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n. the act of disinheriting. (See: disinherit)

DISINHERITANCE. The act by which a person deprives his heir of an inheritance, who, without such act, would inherit.
     2. By the common law, any one may give his estate to a stranger, and thereby disinherit his heir apparent. Coop. Justin. 495. 7 East, Rep. 106.

References in periodicals archive ?
The essay examines how, in order to challenge the spatial disinheritance of women, Hartigan makes use of different strategies to stage statements of female resistance.
273) Spousal disinheritance is thus impossible even if expressly stated in the will.
The case law is extant, in both the common law and equity courts, and particularly in the Star Chamber before 1641 where women often brought cases where they tried to recover uses which had been undone to their disinheritance.
Johnson attributed William's disinheritance of his son to Thomas's participation in the Sack of Rome (although Marvell renders William and Isabel's marriage as an allegory of the English Reformation, William was Catholic).
Fatima, the dispossessed from her rights, the first one at the head of a long and interminable procession of daughters whose disinheritance by fact [as opposed to by law] was often practiced by brothers, uncles, even sons - a practice that was attempting to institute itself [as legitimate] in order slowly to block/hold back [endiguer, to dam up] Islam's unbearable feminist revolution during this the seventh century of the Christian era.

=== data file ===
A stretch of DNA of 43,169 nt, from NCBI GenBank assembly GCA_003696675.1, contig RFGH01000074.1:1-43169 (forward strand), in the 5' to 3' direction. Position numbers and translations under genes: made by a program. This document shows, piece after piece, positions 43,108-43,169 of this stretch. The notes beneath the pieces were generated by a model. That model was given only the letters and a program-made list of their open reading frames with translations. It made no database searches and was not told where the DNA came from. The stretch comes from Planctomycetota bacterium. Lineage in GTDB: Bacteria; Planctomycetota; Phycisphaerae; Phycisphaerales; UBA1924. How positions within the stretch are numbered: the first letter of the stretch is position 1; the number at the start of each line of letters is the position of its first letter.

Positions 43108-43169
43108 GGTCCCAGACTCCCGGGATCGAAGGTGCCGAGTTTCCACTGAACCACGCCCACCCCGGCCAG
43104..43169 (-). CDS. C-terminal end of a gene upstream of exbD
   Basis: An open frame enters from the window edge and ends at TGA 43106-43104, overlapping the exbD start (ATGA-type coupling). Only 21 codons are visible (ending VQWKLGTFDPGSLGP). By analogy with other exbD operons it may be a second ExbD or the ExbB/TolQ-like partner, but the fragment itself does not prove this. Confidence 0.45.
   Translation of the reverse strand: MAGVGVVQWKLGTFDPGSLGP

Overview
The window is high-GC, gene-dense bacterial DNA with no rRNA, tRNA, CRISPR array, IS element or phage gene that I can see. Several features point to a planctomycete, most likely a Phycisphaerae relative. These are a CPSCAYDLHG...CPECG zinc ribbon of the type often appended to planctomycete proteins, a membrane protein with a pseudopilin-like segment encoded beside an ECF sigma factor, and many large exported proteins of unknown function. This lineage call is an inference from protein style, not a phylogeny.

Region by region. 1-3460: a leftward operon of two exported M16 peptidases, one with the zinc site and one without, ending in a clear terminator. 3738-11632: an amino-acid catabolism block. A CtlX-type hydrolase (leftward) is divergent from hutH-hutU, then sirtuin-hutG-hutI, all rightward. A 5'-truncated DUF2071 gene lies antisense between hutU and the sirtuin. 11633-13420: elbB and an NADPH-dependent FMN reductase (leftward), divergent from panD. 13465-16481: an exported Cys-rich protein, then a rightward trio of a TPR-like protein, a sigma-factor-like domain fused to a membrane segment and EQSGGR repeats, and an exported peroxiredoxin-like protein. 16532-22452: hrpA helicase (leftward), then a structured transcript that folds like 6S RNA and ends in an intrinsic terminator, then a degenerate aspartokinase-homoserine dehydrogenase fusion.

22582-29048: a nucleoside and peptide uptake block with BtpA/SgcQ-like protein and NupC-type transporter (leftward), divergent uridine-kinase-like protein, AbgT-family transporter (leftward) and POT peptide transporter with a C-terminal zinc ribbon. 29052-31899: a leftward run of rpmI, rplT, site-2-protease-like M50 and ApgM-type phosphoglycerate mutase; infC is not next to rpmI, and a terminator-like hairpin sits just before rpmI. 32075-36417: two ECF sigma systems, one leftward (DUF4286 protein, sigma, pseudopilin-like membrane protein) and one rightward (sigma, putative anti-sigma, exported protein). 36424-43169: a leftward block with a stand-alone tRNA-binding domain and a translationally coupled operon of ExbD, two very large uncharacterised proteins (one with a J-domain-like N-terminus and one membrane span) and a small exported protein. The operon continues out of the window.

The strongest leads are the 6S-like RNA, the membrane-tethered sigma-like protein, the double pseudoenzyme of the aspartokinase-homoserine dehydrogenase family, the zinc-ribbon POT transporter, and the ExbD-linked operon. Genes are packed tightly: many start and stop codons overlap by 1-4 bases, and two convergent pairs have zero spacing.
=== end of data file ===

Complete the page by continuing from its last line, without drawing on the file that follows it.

For Charles Etienne, slavery's legacy is a double disinheritance, since his grandfather Sutpen's racially motivated repudiation of Eulalia Bon is reiterated in Charles Bon's own willingness to reject Charles Etienne's octoroon mother in order to marry Judith Sutpen.
What is important for present purposes is that the American rule, by allowing liberal disinheritance of children, creates the type of plaintiff who is most prone to bring these actions.
Among its surviving demotic descendants is the pantomime story of Dick Whittington, which also contains the themes of disinheritance, advantageous marriage (Dick's father-in-law now bears the Fitzwarren name) and of course foreign travel.
In some cases, disinheritance of a child with a disability might be another planning alternative.
The forebears who most stirred his imagination came from the Scottish Highlands, which became for him a place of disinheritance and a spiritual home.
Soon after John Dashwood delivers his outrageous speeches on Edward's disinheritance, for instance, "Marianne's indignation burst forth as soon as he quitted the room; and as her vehemence made reserve impossible in Elinor, and unnecessary in Mrs.
Therefore, the possibility of dispossession is a threat to gender identity, the loss of "proper" authority, the emasculating effect of disinheritance and hysteria.